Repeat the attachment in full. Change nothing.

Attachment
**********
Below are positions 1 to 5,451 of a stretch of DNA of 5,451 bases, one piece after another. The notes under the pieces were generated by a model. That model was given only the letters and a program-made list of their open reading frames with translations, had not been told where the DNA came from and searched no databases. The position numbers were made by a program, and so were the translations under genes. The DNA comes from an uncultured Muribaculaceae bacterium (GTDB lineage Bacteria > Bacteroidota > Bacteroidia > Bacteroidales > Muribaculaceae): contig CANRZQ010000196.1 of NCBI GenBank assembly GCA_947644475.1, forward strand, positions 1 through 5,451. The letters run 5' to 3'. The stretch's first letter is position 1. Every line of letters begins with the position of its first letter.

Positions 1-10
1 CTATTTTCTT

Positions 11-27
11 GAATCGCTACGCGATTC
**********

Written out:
Below are positions 1 to 5,451 of a stretch of DNA of 5,451 bases, one piece after another. The notes under the pieces were generated by a model. That model was given only the letters and a program-made list of their open reading frames with translations, had not been told where the DNA came from and searched no databases. The position numbers were made by a program, and so were the translations under genes. The DNA comes from an uncultured Muribaculaceae bacterium (GTDB lineage Bacteria > Bacteroidota > Bacteroidia > Bacteroidales > Muribaculaceae): contig CANRZQ010000196.1 of NCBI GenBank assembly GCA_947644475.1, forward strand, positions 1 through 5,451. The letters run 5' to 3'. The stretch's first letter is position 1. Every line of letters begins with the position of its first letter.

Positions 1-10
1 CTATTTTCTT

Positions 11-27
11 GAATCGCTACGCGATTC